Monday, October 01, 2007


Leaves from a dusty bookshelf

I've been rootling around on my shelves of old booksellers' catalogues again, and I thought this week I'd post a few highlights. Starting with a bang, here's Maggs Bros. Catalogue 569, English Verse and Dramatic Poetry from Chaucer to Burns, from 1932:

It's 290 pages long, plus an index, and contains 1071 items - now that's a catalogue! And what a catalogue it is, with detailed descriptions and even some brief commentary from the compilers, as they list fine reprints as well as first or early editions of Spenser, Philip Sidney, Christopher Marlowe ("Not unjustly styled, the father of English dramatic poetry."), of course Shakespeare (I particularly covet a Doves Press edition of the Sonnets "in full crimson levant morocco, sides decorated with floral design in gold of flowers and leaves forming a wide border..." for a mere £60), Ben Jonson, Beaumont and Fletcher, John Donne ("His Poems cover an extraordinary range in subject, and are throughout marked with a strange originality almost equally fascinating and repellant."), Milton, Samuel Butler ("The wittiest of English poets, and at the same time one of the most learned, and what is more, one of the wisest."), Addison and Steele, and on and on. The big names are all well and good and properly awe-inspiring, but what really makes fascinating reading are the oddball single items. Here's one early on, Item No. 21:

Did I mention the catalogue is profusely illustrated with title pages? My Ladies Looking Glasse. Wherein may be discerned a Wise Man from a Foole, a good Woman from a bad: and the true resemblance of vice, masked under the vizard of virtue, by Barnabe Rich. Thomas Adams, London 1616. First edition. Small 4to. Full morocco, g.e., by Riviere. £95. "A fine tall copy of an extremely rare piece." Sure sounds like a handy book. We're still trying to sort out wise men from fools, four hundred years later. Where is it now, I wonder? Still in stock at Maggs, perhaps? And the last of my questions - why, I ask you, don't my computer font choices include a long s (what is usually called, in old type, "an s that looks like an f")? It really should. The antiquarian in me is affronted.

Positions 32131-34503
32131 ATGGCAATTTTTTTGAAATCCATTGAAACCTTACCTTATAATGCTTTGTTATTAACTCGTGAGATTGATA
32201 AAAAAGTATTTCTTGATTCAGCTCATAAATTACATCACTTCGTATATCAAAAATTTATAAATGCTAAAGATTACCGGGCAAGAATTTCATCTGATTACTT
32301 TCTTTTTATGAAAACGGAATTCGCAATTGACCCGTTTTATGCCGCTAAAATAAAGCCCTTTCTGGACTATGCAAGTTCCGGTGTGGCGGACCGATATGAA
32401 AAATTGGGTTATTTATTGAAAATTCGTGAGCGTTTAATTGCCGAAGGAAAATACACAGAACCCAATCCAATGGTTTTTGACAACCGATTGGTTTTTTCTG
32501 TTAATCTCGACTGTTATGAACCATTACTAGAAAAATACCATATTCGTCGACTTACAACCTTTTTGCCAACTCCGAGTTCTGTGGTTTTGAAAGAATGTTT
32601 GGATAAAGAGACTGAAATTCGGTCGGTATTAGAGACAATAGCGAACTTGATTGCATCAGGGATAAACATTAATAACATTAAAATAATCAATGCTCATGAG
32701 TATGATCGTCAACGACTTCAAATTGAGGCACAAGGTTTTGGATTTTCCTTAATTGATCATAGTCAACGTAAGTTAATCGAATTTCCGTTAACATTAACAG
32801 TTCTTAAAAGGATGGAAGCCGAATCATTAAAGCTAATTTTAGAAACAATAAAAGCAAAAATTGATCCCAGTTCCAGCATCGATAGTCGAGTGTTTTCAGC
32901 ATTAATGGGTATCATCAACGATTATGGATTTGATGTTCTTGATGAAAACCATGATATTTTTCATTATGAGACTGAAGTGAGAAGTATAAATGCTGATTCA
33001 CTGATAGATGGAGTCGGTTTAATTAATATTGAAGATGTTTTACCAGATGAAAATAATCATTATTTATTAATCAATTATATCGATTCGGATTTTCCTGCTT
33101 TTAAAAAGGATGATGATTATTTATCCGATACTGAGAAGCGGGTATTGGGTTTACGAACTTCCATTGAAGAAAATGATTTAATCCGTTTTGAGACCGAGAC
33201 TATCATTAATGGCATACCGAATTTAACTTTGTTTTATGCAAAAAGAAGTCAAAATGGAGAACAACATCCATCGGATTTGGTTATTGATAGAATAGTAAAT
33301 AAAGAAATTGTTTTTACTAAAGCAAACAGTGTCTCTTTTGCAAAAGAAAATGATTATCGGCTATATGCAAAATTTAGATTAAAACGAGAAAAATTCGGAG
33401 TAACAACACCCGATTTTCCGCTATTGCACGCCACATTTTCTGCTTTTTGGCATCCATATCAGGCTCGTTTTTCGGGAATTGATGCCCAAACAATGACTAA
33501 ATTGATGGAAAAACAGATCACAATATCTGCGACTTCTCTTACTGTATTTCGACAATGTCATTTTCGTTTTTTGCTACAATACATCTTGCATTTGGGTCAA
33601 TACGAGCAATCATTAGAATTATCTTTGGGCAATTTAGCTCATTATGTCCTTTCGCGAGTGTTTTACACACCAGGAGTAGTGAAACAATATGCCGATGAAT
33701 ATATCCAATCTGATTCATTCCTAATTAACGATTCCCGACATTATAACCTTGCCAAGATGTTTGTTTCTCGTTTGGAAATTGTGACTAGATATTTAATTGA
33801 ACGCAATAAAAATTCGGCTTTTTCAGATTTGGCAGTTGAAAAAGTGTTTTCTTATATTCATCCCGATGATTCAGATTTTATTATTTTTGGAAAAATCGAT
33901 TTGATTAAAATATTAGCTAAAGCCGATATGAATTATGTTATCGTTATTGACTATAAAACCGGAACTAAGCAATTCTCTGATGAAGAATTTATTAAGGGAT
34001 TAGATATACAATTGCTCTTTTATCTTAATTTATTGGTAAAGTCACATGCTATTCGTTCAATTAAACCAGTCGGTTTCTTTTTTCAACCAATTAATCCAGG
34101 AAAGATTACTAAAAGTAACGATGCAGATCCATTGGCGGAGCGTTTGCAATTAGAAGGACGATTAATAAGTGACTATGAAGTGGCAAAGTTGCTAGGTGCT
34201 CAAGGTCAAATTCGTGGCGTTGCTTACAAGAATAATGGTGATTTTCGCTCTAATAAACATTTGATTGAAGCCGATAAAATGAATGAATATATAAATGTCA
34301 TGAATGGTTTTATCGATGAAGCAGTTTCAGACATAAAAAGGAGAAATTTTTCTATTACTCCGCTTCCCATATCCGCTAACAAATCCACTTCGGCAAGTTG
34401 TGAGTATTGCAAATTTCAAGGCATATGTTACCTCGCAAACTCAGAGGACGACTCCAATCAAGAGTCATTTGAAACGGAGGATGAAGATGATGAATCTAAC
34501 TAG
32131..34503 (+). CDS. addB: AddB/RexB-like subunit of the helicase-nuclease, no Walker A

A bit of Maggs trivia: the title page states that their telegraphic & cable address was "BIBLIOLITE, LONDON." Good to know. Just the kind of thing to bring up in casual conversation. With other bibliophiles.

News from the weekend - I finally have a compost pile at home. I just spent a good part of the last two days up to my elbows in the garden, ripping out weeds and gone-by produce, piling it all up in a nifty little enclosure Ryan came up with, and lacing it with peat moss. It's cooking as we speak. I'm very excited about this. I must order seed catalogues soon. And a hallway update, from the new house: we still have thirty boxes of books sitting there, already collecting dust, I noted this morning. The rest of the place has come together pretty well - I also washed and hung more curtains this weekend, and even had time to sit out in the sun reading one afternoon. I just read, for fun, A Thousand Days in Venice by Marlena De Blasi (Ballantine 2003), which was some pretty sweet-tasting escapist froth, and now I'm in the middle of Venetian Dreaming by Paula Weideger (Atria 2002), which desperately needs an editor (What happened, Simon & Schuster, what happened??) but is still interesting in an-intelligent-woman-traveling-in-Italy kind of way.

More catalogues all week, thanks for reading - lately I've been watching my blog stats and I know where you live. And work, those of you who are reading blogs at your places of employment. On your lunch breaks, I'm sure.

'a good Woman from a bad: and the true resemblance of vice, masked under the vizard of virtue,'

Where has this book been all my life?
It should have been on the shelf right next to "Les Liaisons Dangereuses" - different era, same idea...
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